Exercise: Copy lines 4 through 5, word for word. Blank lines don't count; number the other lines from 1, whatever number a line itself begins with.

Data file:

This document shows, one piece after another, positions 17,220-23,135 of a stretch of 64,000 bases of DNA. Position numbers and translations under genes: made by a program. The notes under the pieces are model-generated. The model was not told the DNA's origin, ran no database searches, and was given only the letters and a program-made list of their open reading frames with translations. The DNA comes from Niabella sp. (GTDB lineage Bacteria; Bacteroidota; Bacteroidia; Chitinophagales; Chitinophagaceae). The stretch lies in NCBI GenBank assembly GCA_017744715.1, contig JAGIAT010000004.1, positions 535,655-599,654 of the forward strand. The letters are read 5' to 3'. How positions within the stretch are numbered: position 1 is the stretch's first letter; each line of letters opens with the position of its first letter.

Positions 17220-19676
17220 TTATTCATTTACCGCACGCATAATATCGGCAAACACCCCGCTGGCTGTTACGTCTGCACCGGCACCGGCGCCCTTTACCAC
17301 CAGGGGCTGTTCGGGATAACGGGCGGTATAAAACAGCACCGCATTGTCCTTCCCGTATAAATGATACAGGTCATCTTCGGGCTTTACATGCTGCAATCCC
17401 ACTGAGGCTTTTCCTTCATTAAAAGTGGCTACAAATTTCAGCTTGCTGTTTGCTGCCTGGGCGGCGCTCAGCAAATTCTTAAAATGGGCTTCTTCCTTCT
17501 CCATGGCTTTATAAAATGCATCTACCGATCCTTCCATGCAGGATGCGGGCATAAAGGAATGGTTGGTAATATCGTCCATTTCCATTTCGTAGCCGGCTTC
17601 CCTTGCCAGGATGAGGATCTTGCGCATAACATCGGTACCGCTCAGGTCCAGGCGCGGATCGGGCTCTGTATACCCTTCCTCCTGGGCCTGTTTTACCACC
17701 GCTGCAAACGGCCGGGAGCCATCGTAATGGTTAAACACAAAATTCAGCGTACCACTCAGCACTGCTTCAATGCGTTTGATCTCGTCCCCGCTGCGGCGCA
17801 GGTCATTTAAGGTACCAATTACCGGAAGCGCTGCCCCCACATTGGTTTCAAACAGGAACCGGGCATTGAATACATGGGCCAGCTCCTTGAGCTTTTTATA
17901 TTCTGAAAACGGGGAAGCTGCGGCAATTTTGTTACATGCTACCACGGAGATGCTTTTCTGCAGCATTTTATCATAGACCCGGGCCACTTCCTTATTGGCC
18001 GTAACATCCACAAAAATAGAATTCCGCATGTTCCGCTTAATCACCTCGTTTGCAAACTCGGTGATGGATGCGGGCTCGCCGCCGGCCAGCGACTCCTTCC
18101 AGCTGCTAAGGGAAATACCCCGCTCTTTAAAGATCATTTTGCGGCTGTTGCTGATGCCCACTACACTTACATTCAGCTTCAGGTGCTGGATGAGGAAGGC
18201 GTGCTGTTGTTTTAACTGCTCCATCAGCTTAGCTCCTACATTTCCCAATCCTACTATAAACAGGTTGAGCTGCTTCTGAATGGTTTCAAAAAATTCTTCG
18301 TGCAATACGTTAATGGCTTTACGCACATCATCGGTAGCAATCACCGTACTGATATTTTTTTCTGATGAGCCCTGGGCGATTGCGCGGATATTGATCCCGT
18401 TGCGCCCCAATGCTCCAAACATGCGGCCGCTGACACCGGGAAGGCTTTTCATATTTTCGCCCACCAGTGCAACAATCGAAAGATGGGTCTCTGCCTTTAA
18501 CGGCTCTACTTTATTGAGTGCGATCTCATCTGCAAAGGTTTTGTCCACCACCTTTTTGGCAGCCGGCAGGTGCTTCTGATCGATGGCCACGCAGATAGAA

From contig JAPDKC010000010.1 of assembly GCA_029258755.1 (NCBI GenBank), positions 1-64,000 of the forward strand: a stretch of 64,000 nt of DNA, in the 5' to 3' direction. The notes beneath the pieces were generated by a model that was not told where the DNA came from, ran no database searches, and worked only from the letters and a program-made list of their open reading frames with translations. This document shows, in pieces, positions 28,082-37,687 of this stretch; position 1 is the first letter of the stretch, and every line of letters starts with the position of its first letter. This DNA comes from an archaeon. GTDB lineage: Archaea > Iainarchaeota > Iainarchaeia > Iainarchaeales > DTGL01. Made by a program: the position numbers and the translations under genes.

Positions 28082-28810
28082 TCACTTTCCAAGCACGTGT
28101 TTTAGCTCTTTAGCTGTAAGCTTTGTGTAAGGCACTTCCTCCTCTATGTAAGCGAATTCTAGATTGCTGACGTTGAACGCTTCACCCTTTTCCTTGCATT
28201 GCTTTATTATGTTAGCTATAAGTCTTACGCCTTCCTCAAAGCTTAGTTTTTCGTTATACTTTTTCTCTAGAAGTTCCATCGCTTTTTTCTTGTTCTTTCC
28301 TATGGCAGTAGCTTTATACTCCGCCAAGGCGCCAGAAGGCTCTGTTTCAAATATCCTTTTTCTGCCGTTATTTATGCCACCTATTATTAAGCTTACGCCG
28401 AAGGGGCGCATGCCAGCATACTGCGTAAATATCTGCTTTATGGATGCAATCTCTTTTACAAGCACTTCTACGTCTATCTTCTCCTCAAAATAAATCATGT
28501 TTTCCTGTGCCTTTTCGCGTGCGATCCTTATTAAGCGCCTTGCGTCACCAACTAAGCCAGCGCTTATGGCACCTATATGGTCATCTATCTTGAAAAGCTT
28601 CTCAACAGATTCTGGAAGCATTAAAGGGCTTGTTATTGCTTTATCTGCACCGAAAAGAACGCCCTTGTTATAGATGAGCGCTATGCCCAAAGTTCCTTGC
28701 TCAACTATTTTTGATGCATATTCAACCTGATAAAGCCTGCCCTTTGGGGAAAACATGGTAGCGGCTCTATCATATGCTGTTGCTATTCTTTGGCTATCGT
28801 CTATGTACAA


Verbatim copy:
17301 CAGGGGCTGTTCGGGATAACGGGCGGTATAAAACAGCACCGCATTGTCCTTCCCGTATAAATGATACAGGTCATCTTCGGGCTTTACATGCTGCAATCCC
17401 ACTGAGGCTTTTCCTTCATTAAAAGTGGCTACAAATTTCAGCTTGCTGTTTGCTGCCTGGGCGGCGCTCAGCAAATTCTTAAAATGGGCTTCTTCCTTCT